Featured Guest Writer: Sarah Cunningham! Free Book/s too.


Sarah has a fresh new book out, and it’s great. Picking Dandelions: A Search for Eden Among Life’s Weeds.

Sarah's new book

I asked her to guest post here, and she also sent me a couple of books to give away! I’m going to be honest and tell you, I’m reading one of them, and I’ll give it away, when I’m ready. I really enjoy Sarah’s writing.

She is also the author of Dear ChurchLetters From a Disillusioned Generation, a high school teacher, frequent speaker, wife to Mr. C, mom to Justus, the wonder baby, and keeper of a frenetic (aren’t they all) Jack Russell terrier, Wrigley. This is among many other accomplishments, but I only have so much space, and time, before you click away, with that short attention span of yours. Read here, to learn more, at her site.

If you would like to try for a copy of Picking Dandelions, here’s what to do.

1) Click the link to her website (above).

2) Learn 3 new things about Sarah.

3) Post them in the leave a comment section.

Rules/Tips: You can’t repeat anyone else’s item. (So, hurry, because the first people will get the good ones.) The person with the best eye for detail may be selected, but whimsy will give you bonus points. Go for it!

Sarah Cunningham

Guest Post from SARAH:

On Change

Dear readers of the lovely Lisa Colon Delay.

I’m going to let you in on a little secret.

Just because I wrote a book on change doesn’t mean I’m good at changing.

You might even say I’m bad at it.

Resistance to change is not necessarily a good quality when it comes to faith.

But sometimes I’m lazy.

Not changing just seems easier.

Its easier to view conversion as an event frozen in time, tucked away with Shrinky Dinks, glow worms, and other relics from the 1980s (or whatever decade you came to the faith).

Its more convenient to leave conversion there, during that one shining moment when we turned to God, than to continue to lug the light around where it might inadvertently illuminate things that still need changing.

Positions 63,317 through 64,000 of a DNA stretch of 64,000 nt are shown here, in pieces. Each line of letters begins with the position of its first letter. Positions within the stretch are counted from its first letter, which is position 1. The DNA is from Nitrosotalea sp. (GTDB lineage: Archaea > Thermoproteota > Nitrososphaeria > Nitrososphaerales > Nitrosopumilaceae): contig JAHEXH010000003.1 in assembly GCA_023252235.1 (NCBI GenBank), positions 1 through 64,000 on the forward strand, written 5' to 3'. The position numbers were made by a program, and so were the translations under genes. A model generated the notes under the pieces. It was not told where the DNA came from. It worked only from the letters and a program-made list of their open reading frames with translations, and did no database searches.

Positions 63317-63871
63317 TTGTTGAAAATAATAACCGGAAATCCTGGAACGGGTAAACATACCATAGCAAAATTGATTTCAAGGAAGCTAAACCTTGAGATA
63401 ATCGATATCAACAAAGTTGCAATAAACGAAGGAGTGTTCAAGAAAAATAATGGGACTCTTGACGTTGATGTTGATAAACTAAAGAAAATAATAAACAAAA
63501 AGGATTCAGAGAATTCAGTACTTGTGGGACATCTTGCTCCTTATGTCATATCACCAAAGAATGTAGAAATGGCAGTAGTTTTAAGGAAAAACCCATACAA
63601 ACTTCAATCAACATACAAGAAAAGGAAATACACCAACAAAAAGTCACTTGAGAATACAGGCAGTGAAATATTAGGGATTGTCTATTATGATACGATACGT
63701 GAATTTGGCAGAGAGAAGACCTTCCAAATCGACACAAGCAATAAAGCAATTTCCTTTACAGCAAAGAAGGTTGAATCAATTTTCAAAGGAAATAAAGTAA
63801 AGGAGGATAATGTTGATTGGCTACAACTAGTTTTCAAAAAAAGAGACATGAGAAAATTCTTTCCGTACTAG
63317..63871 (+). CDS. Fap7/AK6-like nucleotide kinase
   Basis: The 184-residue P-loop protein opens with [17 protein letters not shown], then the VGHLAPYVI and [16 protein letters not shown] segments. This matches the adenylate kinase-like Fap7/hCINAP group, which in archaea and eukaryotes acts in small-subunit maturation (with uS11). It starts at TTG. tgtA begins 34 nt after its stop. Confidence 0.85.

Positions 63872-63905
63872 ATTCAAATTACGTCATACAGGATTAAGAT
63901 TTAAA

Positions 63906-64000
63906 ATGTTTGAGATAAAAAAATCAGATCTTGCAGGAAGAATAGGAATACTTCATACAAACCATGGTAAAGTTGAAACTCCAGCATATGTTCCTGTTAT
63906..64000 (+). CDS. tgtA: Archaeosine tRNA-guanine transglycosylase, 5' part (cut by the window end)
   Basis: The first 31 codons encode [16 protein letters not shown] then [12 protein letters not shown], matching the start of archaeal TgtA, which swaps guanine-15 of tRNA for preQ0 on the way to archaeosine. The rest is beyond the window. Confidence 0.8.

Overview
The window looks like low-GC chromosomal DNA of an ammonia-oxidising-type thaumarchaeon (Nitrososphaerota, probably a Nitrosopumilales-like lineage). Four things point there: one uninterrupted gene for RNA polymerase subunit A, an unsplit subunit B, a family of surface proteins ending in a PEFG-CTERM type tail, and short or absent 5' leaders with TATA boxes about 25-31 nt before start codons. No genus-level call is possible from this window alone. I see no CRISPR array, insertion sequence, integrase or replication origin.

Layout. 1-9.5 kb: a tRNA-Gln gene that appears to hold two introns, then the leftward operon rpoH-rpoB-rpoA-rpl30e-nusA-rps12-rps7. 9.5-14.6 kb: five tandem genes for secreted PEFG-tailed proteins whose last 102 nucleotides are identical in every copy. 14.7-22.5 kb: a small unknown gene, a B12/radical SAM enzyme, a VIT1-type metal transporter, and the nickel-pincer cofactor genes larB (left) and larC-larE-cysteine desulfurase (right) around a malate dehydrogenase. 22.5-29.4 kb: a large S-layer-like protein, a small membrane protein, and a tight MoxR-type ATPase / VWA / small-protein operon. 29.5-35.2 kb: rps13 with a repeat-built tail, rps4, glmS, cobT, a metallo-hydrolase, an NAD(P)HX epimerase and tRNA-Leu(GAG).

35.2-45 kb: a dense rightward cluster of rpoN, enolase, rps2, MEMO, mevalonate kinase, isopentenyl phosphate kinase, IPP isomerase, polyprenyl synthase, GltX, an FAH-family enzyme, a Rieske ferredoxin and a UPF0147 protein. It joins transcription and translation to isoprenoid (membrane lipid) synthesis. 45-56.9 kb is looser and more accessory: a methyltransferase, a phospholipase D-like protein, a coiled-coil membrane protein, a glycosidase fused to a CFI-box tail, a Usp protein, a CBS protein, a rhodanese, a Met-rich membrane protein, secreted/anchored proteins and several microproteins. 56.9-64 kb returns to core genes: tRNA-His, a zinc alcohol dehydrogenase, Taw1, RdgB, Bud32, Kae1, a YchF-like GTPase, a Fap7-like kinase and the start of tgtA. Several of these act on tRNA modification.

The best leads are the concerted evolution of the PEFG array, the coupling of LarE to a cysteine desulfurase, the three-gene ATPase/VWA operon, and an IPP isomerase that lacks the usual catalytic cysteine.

This is what we tell ourselves anyways.

That its easier to let ourselves off the hook when our flaws rear their heads.

Its easier to protect our pride.

To keep being a little bit controlling.

To insist losing our temper is just the “way we are”.

Changing those sorts of things takes too much energy.

It costs too much.

Not changing is just cheaper.

Or is it?

It sorta depends on how you calculate the cost.

After all, our lack of change is probably costing someone.

Like the people who have to smack into the wall of our pride on a daily basis.

Like the family or friends or co-workers we manipulate.

Like the wounded left in the wake of our temper tantrums.

There is also, of course, the cost to ourselves.

The damage to the life God intended for us.

A life that is a little more scarred, a little more strained, a little more convoluted.

A cheapened version of the life-to-the-full Jesus said he came to bring.

So we sidestep the cost of personal reflection and hard work to confront our flaws.

But do all those times when we cheap-skate change end up being more expensive in the end?

What do you think? Can Christians afford the luxury of unchanged living?

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4 responses to “Featured Guest Writer: Sarah Cunningham! Free Book/s too.

  1. I’d love to hear from any of you, if you have questions or comments as well. I’m listening… 🙂

  2. 1. Sarah creates jobs before applying for them. (Like firing the gun, then drawing the target.)

    2. Sarah dislikes pink. (At least as a color for houses.)

    3. Sarah owns a dog that believes a (wo)man’s a (wo)man for a’ that. (I.e., has no respect for academic titles; the reference to Burns seemed appropriate for a Jack Russell.)

  3. Sarah – Loved your blog. I just read an article on Jonah by Telford Work in a back issue of the Lutheran journal “Word & World”. Work argues that we usually have an initial conversion that consists of seriously mixed and mostly selfish motives, followed by a later, far more reluctant conversion that leads to bringing God’s love to people we don’t like. Thanks for the challenge.

  4. Thanks, Doug. Interesting article you referenced. It is amazing how many mixed motives we bring to the table and how easy it is to be unaware of what is stirring our action. Good reminders. 🙂